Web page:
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Endocrinology. 2012 Dec;153(12):5906-17. doi: 10.1210/en.2012-1551. Epub 2012 Oct 4.

Mineralizing enthesopathy is a common feature of renal phosphate-wasting disorders attributed to FGF23 and is exacerbated by standard therapy in hyp mice.

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McGill University, Montréal, Québec, Canada H9X 3V9.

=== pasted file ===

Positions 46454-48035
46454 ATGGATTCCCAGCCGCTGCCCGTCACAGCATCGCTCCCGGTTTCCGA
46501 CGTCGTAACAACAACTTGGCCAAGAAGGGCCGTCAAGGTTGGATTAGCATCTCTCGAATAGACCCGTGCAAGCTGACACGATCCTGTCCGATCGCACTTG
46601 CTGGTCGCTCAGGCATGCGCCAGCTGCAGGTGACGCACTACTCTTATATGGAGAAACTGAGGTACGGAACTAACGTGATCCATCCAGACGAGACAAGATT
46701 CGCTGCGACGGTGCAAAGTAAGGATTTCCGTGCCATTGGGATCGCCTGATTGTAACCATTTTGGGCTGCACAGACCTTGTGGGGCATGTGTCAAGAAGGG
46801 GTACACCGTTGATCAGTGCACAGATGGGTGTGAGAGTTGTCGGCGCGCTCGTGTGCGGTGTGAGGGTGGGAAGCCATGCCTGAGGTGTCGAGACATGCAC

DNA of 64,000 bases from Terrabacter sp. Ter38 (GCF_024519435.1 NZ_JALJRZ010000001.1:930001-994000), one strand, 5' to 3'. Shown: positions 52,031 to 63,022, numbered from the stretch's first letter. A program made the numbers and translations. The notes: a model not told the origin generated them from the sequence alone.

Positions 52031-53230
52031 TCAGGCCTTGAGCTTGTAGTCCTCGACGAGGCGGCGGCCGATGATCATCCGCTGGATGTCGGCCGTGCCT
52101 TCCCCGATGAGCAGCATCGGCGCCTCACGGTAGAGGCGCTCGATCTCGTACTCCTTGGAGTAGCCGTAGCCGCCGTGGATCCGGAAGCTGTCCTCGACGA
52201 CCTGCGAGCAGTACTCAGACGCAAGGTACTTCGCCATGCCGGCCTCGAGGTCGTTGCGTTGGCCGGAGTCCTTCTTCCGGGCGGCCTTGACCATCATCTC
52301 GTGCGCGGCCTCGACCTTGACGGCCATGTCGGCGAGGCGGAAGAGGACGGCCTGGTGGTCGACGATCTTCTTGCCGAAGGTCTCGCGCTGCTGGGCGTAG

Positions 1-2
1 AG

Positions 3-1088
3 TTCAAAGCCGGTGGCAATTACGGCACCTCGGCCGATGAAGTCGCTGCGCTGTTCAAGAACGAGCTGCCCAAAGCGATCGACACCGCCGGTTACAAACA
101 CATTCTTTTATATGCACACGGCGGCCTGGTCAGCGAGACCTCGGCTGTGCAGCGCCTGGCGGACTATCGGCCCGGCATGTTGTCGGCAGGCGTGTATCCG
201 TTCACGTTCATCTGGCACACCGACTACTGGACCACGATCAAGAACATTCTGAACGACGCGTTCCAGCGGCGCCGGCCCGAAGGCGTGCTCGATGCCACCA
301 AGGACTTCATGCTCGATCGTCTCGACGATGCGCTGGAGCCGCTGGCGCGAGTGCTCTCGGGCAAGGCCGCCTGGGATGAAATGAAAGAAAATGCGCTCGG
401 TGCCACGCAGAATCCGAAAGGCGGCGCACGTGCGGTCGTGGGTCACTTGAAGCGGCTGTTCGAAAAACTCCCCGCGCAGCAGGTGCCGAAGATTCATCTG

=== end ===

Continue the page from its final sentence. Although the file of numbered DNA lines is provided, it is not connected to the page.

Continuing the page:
We have previously confirmed a paradoxical mineralizing enthesopathy as a hallmark of X-linked hypophosphatemia. X-linked hypophosphatemia is the most common of the phosphate-wasting disorders mediated by elevated fibroblast growth factor 23 (FGF23) and occurs as a consequence of inactivating mutations of the PHEX gene product. Despite childhood management of the disease, these complications of tendon and ligament insertion sites account for a great deal of the disease's morbidity into adulthood. It is unclear whether the enthesopathy occurs in other forms of renal phosphate-wasting disorders attributable to high FGF23 levels. Here we describe two patients with autosomal recessive hypophosphatemic rickets due to the Met1Val mutation in dentin matrix acidic phosphoprotein 1 (DMP1). In addition to the biochemical and skeletal features of long-standing rickets with elevated FGF23 levels, these individuals exhibited severe, debilitating, generalized mineralized enthesopathy. These data suggest that enthesophytes are a feature common to FGF23-mediated phosphate-wasting disorders. To address this possibility, we examined a murine model of FGF23 overexpression using a transgene encoding the secreted form of human FGF23 (R176Q) cDNA (FGF23-TG mice). We report that FGF23-TG mice display a similar mineralizing enthesopathy of the Achilles and plantar facial insertions. In addition, we examined the impact of standard therapy for phosphate-wasting disorders on enthesophyte progression. We report that fibrochondrocyte hyperplasia persisted in Hyp mice treated with oral phosphate and calcitriol. In addition, treatment had the untoward effect of further exacerbating the mineralization of fibrochondrocytes that define the bone spur of the Achilles insertion. These studies support the need for newer interventions targeted at limiting the actions of FGF23 and minimizing both the toxicities and potential morbidities associated with standard therapy.

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